Part of your appreciation towards the narrative, from big to granular details, will rely on nostalgia. For example, it’s inherently funnier to think about Stan the Salesman continually flailing his arms about in a 3D space when that was clearly done in the original as a means of emphasis and salesmanship. Those little things might be lost on newcomers, but that doesn’t discount the profusion of jokes that land. It’s overall not the most expansive Tall Tale, but it may be the most endearing.
The biggest diversion from its expansion precursor is its more conservative approach to gameplay. There aren’t wider ripple effects like brand-new enemy types. As stated, the appeal comes back to its roots in adventuring. Whereas A Pirate’s Tale would emphasize a linear means of progressing – i.e. pulley puzzles, reading maps that progressively reveal more clues, etc. – Legend is more focused on each important spot and then working out which items go where. In some instances, it’d almost be tempting to have detailed quest markers or highlighted objects as a means of streamlining. I’m glad Rare avoided that and instead emphasized more in-game means of discovery, like broad hints in your quest journal.
Not all templates are created equal though. Perhaps the most disappointing feature is screwing up insult sword-fighting. It sounds easy on paper: get a few swings in and either hurl a goofy insult or counter with a witty retort; winner depends entirely on the right rejoinder. Decades on and it’s still such a fun concept. But the execution is let down by sword strikes oftentimes feeling mismatched and the awkward mini-pauses before either you or your enemy can begin an insult. Even the amount of hits needed to begin insults doesn’t match the melee’s 1-2-3 combo. It’s so kinaethstically underwhelming that they should’ve been unplayable, lavishly-animated cut scenes with dialogue options sprinkled in between. Given how you’re locked to one foe at a time, it’s not like you’re losing much opportunity for player expression anyways.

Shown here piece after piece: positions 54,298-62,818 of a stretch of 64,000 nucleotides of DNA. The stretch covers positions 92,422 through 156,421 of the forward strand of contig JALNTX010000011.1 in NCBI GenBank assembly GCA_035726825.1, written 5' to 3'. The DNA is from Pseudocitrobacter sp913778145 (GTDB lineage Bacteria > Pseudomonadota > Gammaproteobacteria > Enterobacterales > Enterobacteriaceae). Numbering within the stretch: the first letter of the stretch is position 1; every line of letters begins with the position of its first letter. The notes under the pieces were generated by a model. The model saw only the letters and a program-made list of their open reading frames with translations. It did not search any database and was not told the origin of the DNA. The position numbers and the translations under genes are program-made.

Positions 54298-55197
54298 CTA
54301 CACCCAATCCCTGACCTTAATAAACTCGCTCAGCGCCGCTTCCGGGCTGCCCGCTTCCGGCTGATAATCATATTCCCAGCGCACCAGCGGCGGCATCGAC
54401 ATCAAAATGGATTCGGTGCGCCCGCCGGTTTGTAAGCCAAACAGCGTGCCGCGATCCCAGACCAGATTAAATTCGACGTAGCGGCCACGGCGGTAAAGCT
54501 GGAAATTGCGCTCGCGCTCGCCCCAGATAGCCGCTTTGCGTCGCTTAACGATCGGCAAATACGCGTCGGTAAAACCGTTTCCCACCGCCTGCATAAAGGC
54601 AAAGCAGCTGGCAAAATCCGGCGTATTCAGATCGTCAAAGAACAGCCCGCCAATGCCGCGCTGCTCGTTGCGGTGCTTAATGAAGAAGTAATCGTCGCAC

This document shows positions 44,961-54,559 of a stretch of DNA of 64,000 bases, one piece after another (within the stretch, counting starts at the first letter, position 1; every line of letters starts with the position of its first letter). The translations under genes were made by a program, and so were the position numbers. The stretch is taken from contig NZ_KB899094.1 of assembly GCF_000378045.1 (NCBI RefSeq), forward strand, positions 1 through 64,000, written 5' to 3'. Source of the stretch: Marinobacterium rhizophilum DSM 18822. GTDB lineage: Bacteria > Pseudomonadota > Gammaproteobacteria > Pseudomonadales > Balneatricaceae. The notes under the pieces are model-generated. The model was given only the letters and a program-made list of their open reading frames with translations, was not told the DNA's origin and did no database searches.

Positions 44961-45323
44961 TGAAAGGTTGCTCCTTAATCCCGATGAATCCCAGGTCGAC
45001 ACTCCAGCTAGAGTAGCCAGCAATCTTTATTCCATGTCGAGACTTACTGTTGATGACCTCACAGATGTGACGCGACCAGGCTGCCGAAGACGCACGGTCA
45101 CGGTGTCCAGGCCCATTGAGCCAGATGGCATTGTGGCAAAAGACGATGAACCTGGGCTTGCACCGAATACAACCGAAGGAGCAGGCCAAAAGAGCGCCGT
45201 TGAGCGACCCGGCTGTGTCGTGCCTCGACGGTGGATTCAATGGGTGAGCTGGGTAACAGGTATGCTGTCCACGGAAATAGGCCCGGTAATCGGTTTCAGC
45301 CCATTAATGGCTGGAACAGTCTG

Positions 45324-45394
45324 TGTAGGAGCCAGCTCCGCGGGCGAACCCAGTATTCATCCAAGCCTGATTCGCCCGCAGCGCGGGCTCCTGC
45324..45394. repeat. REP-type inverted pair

Although I respect Rare’s impetus to transplant everything about Monkey Island’s layout to an explorable 3D world – with its great art design no less – there are still some nagging quibbles that diminished its effect. For starters, it would’ve benefitted from strategic reductions in size, mostly the dead air between hot spots. This’ll be quickly felt if striving for 100% commendations (main & side quests), since Book 1 requires hauling a skeleton head up to Lookout Point and beyond to unlock. And that’s not the only secondary collect-a-thon to wrestle with either. Although having buddies will offload some of these demands, story points can be inconsistent with regards to subtitles. There’s a bit of messiness in everyone following the story together if you don’t stick in a tight group. None of these irrevocably tarnishes its overall reputation – and its launch is more polished than A Pirate’s Life – but it’s still annoying nonetheless.
Although a broader issue with Sea of Thieves as a whole, I hate to see bloated prices for most Monkey Island-themed cosmetics. This isn’t to ignore appeals about how the sausage is made either; after all, a free expansion with a runtime of 4+ hours (more for completionists) can’t just materialize without concomitant trade-offs. Even when making reasonable concessions, it’s still annoying to see so many sparkling baubles behind this high of a paywall. Maybe it’s too fitting that one of the most successful Games-as-a-Service (GaaS) titles out there is all about thieving, looting, & pillaging to your heart’s content! Who’s to say Microsoft can’t be the real Pirate Lord, eh?
To make one last (I promise!) comparison to A Pirate’s Life: The Legend of Monkey Island is a more-polished but less-ambitious expansion. There aren’t wild ripple effects that’ll fundamentally alter the main game as you know it; that said, I don’t think it’s fair to expect that for every crossover with different priorities. Even when respecting that intent, some of Rare’s design limits its greater potential and value. Sometimes the waters get choppy, but it nevertheless succeeds in reverently capturing the spirit and mood of a bygone adventuring era.
This review is based on a digital copy of Sea of Thieves: The Legend of Monkey Island for the XS